When people complain about the arduous journey of the pre-med track, buzzwords emerge like numbers on a bingo card. If anything, “words” is a stretch; instead, acronyms and nicknames like MCAT and orgo stick out in our humanities-deprived vocabulary. What you often don’t hear, though, are complaints over the inability actually to enroll in a course. Given Cornell’s academic rigor, complaints should center on course content, regardless of major or pre-professional track. Yet, with Cornell’s chronic over-enrollment, class availability has become the limiting reactant in graduation progress, career goals, declaring majors and minors or simple interest in academic exploration.
As a junior, I was unable to get into my physics class during pre-enroll or add/drop. This course was required for my major as well as my pre-med track, and failure to complete it would force me to delay studying abroad and potentially reschedule my MCAT. It was not my lack of ambition to study Newton’s laws or Gauss’ spheres, but the overzealous enrollment of an increasingly corporate Cornell. As a freshman, these issues of class capacity were to be expected. But now as an upperclassman, I’ve realized that students cannot age out of this problem if Cornell continues to expand enrollment without accommodating more students.
Rest assured, I got into the physics class through some hoop-jumping, schedule rearranging and sacrificing electives. Monday night lab has never felt so good. But I should not have to give up classes that interest me for a shot at enrollment in a required class. Moreover, for students with less flexibility in their other classes, or commitments like shift jobs, an inability to enroll in classes limits them from reaching their full academic potential. Over-enrollment creates equity issues in class scheduling, leaving students vulnerable to exploitation.
Other students advised me to try an auto-tutorial class or apply for special studies. Advisors suggested taking a summer or winter course to graduate on time, or switching my concentration to one with more flexible electives. While these may all seem like viable solutions, I believe that this faux flexibility serves as a crutch for the greater issues of over-enrollment. I do not learn well in auto-tutorial classes or special studies and I believe in the power of in-person learning. I like my concentration — switching it based on logistical ease rather than interest degrades the integrity of my major. To stay true to “Any person, any study,” Cornell must enable students to pursue their studies without barriers of enrollment.
So what to do? As much as I love to complain, I also believe that this problem can easily be solved. Cornell will likely continue to over-enroll, and it is unlikely the institution will reduce its student population despite increased applications. So, taking over-enrollment as a given, Cornell must divert more resources to faculty and classroom capacity. With the ever-increasing tuition rate, I don’t think asking for more physics professors nor spaces that can hold more than 300 people is unreasonable. Demand is there, and Cornell owes capacity to their students. I won’t even ask for air conditioning in the lecture halls — that’s getting a little greedy.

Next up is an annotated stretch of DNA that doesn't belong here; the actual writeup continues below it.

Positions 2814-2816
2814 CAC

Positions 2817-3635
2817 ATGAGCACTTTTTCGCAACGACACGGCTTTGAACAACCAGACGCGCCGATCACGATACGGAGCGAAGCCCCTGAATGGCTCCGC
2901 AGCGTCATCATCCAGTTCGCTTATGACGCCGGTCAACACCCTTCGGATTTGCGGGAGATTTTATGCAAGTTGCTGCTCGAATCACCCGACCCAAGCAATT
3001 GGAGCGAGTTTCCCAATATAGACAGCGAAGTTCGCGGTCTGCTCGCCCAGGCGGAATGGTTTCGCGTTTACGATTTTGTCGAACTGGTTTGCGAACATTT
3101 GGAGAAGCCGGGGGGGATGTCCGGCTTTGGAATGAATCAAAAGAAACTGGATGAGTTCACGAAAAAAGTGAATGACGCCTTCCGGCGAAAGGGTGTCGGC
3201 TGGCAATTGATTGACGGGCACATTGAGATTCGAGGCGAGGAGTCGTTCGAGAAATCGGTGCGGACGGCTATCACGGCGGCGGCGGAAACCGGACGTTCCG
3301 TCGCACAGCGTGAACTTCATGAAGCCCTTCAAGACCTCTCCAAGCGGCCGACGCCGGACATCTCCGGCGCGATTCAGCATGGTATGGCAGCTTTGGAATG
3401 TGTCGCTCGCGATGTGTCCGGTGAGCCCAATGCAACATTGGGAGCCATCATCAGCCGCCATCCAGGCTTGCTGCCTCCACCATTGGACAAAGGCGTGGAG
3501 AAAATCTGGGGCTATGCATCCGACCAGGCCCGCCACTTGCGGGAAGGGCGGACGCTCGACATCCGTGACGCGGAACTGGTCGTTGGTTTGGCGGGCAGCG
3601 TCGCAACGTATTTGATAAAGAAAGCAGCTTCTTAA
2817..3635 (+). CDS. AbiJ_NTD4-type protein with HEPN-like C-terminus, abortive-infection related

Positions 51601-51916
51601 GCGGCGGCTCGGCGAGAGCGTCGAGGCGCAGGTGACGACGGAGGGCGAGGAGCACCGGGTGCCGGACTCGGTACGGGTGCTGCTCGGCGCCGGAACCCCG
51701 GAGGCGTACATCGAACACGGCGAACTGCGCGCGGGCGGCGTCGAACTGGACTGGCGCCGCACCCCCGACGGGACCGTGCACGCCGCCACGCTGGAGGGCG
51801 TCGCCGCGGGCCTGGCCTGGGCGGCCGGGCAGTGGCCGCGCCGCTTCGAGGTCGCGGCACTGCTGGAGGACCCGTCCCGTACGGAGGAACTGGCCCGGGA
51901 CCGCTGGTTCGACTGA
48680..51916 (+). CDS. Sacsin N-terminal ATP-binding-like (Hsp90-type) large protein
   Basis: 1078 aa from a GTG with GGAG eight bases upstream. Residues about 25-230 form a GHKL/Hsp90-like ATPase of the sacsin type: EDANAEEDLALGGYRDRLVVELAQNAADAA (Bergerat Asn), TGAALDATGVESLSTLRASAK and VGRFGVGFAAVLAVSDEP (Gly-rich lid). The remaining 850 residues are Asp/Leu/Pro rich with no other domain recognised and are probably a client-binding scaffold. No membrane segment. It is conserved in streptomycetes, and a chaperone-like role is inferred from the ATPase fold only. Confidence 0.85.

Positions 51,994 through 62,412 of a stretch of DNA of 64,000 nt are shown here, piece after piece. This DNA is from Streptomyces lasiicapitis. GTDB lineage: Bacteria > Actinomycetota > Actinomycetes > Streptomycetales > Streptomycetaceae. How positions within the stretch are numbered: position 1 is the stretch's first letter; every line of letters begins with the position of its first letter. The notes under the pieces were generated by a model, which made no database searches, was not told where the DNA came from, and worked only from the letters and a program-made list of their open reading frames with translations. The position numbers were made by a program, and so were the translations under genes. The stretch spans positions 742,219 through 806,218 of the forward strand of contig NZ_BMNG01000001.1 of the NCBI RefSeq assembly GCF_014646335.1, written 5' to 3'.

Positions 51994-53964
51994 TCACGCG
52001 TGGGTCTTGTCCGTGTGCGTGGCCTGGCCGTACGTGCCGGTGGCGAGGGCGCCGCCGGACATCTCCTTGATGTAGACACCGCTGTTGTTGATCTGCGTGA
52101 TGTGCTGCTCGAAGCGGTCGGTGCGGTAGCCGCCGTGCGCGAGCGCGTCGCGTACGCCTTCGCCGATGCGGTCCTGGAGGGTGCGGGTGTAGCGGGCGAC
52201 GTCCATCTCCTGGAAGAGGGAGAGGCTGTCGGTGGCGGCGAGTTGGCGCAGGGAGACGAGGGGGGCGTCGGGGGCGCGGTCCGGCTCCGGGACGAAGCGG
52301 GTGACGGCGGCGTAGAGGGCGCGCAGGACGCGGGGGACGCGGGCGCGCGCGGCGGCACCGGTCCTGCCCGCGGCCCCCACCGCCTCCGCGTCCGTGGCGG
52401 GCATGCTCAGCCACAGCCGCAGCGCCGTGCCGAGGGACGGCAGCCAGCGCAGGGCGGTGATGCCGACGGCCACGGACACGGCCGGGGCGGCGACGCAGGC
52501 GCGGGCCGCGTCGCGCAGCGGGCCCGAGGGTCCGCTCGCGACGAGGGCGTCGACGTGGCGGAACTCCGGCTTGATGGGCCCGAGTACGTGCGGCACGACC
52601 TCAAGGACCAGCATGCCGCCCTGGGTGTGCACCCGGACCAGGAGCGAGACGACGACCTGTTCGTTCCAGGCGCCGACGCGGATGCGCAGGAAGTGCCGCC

This year has taught me that complaining about a course, whether it be a bad prelim grade, rude TA or time-consuming assignment, is a privilege in and of itself. Complaints about the actual content of a course are contingent on successful enrollment, which not all of us can achieve.
My observations also come as an outsider to overenrolled class years. As a junior whose accommodation, dining and recreation are established and off-campus, I can’t comment on long mail lines, dining hall insufficiencies or gym capacity. Other than my constant inability to find parking in Collegetown, I mostly only experience the academic consequences of over-enrollment. But I’m sure others, particularly underclassmen, may have more to say. For now, I’ll go back to learning uniform motion, grateful for my opportunity to do so.
Julia Poggi is a third year student in the College of Agriculture & Life Sciences. Her fortnightly column The Outbox is a collection of reflections, advice and notes to self about life at Cornell, with a focus on coursework-life balance. She can be reached at [email protected].
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